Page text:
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Getting the Vendor Collective Right

Added 15th Mar 2012

Article Highlights

  • If IT vendors work with, not against, each other to make a common customer more profitable, the money flows to everyone.
  • The future of vendor management
  • The multiple benefits of vendor collectives
  • Why it’s important to change mindsets
Getting the best from your IT suppliers takes more than sharp contract negotiations.
Top-tier CIOs are forming vendor collectives wherein rivals such as Oracle and SAP, Cisco and AT&T, Hewlett-Packard and IBM tamp down their competitive instincts to work together on business problems both fundamental and futuristic. Traditional methods of managing IT suppliers—mainly playing rival vendors off each other and negotiating ever-tighter contract terms—stymie creativity and ultimately limit the business benefits both sides get from the relationship, says Alan Matula, CIO of Royal Dutch Shell.
In a bid to uncover game-changing IT, Matula and other CIOs are getting vendors to abide by new rules for their behavior when delivering technology, collaborating on business problems and, as the collective gels, opening up research and development work.
Filippo Passerini, group president of global business services and CIO of Procter & Gamble, credits the close collection of his vendors with helping save the company $900 million (about Rs 4,500 crore) in operations costs in the past several years while increasing service levels to employees. Also, select IT providers, including Cisco, HP, IBM and Xerox, have come to know P&G processes so well that they’ve helped cut in half the time it takes the $82.6 billion consumer-products giant to acquire and divest companies, he says.
Robert Webb, CIO of Hilton Worldwide, a privately held global hotel chain, says that he expects his five major vendors to work with each other and with Hilton’s internal IT to imagine new technology or methods “well beyond contractual terms with those providers.”
Of course, when your company is a household name and you wield an IT budget in the billions, suppliers listen. But the vendor management techniques underneath these high-powered collectives are beginning to spread. 
“CIOs will increasingly have to rely on ecosystems to do the work they need done,” says Chris Andrews, an analyst at Forrester Research. “This is a big shift,” he says.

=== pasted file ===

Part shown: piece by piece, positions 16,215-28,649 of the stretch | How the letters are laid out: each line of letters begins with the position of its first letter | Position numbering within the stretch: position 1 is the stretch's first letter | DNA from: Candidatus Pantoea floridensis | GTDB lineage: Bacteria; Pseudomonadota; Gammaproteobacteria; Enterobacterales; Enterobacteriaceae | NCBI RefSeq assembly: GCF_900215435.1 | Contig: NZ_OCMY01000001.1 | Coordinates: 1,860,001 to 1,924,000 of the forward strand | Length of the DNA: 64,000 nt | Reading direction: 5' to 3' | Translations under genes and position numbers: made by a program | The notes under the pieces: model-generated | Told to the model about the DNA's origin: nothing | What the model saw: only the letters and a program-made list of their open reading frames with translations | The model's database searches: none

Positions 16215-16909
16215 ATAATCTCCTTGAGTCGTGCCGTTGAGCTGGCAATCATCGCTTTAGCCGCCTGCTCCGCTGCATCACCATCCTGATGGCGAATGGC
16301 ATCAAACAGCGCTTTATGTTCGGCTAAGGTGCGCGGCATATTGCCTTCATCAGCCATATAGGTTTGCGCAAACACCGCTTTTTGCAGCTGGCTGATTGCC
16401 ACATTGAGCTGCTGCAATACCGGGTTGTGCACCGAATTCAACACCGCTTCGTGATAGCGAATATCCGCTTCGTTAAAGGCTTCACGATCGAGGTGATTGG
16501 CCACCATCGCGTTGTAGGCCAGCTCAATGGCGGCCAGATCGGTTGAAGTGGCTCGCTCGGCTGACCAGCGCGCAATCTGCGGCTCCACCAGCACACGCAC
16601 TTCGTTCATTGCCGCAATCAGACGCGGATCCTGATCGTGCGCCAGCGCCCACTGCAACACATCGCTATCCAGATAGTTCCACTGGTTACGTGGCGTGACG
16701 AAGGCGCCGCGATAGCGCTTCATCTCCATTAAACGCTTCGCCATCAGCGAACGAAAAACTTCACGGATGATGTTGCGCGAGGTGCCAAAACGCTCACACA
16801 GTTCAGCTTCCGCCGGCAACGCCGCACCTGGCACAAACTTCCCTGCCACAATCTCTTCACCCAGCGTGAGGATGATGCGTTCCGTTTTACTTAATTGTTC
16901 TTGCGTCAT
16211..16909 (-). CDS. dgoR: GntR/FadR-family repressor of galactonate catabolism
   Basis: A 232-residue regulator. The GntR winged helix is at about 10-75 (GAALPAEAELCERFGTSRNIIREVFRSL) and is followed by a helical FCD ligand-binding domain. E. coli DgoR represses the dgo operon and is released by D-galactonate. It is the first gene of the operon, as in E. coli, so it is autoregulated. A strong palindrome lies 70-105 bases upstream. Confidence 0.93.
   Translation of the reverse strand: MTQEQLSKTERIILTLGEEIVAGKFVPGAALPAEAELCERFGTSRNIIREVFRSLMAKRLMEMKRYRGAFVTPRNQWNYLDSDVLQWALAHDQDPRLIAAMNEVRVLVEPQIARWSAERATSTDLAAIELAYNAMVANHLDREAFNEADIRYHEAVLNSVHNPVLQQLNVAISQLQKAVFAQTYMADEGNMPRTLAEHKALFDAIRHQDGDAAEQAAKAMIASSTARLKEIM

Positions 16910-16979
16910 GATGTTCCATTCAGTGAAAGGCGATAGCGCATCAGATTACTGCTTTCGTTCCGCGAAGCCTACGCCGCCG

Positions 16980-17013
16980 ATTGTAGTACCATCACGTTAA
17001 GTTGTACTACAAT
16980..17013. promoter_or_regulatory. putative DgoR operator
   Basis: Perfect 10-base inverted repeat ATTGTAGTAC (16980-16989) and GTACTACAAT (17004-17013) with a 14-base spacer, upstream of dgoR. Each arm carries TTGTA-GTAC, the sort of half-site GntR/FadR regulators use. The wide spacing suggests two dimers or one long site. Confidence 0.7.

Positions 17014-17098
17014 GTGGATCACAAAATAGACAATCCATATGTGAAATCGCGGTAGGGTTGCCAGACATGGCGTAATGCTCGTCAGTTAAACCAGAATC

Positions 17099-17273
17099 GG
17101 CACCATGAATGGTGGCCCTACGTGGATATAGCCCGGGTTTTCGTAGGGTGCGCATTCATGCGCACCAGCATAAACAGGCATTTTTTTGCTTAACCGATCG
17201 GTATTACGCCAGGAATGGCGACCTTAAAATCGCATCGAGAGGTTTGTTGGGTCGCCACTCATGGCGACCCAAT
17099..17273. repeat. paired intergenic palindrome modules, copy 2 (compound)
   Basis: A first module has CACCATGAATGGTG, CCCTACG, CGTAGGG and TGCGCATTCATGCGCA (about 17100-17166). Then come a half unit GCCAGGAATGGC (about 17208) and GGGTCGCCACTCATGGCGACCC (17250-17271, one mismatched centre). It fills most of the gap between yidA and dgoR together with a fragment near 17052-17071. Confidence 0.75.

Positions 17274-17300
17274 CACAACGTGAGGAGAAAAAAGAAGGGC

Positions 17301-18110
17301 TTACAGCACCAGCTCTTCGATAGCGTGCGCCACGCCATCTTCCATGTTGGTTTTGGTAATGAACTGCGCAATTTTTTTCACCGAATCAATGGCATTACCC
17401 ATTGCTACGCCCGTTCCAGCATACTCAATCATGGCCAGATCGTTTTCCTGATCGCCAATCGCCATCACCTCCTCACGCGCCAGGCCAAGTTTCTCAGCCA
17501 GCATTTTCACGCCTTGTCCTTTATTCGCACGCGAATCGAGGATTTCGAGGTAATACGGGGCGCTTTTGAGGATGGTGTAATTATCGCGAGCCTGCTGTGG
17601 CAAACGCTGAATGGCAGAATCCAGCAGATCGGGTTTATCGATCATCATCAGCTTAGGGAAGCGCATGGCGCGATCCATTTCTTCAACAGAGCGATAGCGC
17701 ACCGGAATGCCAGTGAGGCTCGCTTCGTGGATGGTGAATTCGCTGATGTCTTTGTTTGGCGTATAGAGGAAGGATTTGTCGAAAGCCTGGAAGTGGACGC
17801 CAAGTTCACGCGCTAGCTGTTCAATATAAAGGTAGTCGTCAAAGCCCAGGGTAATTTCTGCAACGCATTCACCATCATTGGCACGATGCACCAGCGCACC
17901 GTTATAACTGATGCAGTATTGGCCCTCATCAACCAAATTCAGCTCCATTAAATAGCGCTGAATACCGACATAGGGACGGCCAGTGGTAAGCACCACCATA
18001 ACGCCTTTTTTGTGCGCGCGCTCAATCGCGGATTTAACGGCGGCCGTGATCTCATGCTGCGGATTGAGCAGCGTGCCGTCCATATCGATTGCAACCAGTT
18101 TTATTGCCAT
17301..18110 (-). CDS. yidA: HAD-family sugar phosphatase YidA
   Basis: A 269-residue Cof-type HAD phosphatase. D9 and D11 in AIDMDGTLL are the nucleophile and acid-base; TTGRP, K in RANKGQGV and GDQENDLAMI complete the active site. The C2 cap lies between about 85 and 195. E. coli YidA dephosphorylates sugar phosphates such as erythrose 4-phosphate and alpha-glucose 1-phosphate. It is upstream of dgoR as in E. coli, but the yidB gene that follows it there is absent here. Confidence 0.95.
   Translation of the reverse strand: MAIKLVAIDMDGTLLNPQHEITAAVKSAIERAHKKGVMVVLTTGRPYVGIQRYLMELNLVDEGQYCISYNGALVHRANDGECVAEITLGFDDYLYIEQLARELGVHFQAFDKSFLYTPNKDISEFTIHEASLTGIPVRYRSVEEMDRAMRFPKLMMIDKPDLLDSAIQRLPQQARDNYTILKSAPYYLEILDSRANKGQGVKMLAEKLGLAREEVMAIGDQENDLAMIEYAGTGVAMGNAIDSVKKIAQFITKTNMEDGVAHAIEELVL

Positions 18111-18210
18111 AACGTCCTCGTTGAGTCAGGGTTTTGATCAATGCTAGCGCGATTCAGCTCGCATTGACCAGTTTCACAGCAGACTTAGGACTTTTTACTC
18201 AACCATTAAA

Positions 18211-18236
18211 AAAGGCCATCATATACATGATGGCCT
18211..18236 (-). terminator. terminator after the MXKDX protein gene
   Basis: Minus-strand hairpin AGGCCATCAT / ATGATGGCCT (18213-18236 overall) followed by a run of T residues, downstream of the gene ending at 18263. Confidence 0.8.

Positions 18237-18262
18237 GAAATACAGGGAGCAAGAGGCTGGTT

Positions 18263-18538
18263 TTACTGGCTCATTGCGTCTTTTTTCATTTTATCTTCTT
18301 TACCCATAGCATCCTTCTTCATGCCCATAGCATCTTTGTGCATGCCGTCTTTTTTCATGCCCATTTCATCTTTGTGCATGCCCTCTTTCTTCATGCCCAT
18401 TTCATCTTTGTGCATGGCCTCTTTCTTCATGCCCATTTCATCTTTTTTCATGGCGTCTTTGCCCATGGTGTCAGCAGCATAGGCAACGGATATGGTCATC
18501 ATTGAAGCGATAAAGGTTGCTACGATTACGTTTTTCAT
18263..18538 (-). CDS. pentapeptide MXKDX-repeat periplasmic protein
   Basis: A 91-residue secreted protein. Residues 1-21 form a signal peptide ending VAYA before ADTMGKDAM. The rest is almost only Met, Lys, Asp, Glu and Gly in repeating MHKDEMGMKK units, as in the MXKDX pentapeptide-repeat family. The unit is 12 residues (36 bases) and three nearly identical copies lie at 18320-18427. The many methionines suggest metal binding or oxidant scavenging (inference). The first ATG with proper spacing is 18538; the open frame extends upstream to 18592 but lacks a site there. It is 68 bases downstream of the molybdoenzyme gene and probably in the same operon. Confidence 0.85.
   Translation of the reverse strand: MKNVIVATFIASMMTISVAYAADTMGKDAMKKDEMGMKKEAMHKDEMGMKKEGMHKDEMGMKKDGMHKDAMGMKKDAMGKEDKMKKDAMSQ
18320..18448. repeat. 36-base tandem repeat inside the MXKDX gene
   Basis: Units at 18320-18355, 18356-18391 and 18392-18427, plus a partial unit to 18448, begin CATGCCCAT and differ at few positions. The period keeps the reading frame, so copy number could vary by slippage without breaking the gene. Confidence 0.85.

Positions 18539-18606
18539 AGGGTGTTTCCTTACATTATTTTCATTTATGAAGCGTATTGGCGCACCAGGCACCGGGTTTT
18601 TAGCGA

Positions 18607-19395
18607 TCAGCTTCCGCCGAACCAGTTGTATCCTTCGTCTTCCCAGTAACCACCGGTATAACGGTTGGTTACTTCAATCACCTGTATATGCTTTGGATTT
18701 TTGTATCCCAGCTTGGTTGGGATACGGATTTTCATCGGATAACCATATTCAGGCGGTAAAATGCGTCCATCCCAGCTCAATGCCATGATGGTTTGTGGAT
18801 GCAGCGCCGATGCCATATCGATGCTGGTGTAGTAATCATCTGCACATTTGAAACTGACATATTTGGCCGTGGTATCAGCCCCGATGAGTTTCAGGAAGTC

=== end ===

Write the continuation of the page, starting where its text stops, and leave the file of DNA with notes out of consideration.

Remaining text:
““We decided to hire the enemy, and that has provided an enormous advantage,” says Alan Matula, CIO of Royal Dutch Shell.”

 

Ralph Szygenda, who, as General Motors’ first CIO from 1996 to 2009, created one of the first major IT vendor collectives, now consults with vendors big and small about how this kind of deep, and sometimes uncomfortable, partnership leads to more revenue for them. Why? Because, he says, CIOs need the help.

Cloud computing, outsourcing and hosted applications make the CIO’s job far more complicated than it was 10 years ago, Szygenda says. If IT vendors work with, not against, each other to make a common customer more profitable, the money flows to everyone, he says. “Customer companies become amazingly more efficient, the CIO has helped the CEO grow, and the IT vendor sells a bunch more to that company because if it’s good, the CIO wants more of it.”

For CIOs, the payoff is in both the smoother delivery of technology and services and the potential to discover new technology—or ways to use it—before competitors do. But cultivating these relationships takes dedication and big chunks of time from the CIO. Special staff positions and different hiring priorities are also required. So is insight into the strategic direction of your company; you want to recognize a competitive leg up when you see one in an IT supplier’s existing products or early ruminations about plans for the future.

“It takes an enormous amount of energy and a lot of lead time,” Matula says. “I consider this a competitive advantage.”

 

  • Page 1 : Getting the Vendor Collective Right
  • Page 2 : Getting Started
  • Page 3 : Hire the Enemy
  • Page 4 : A Window Into the Vendor’s R&D

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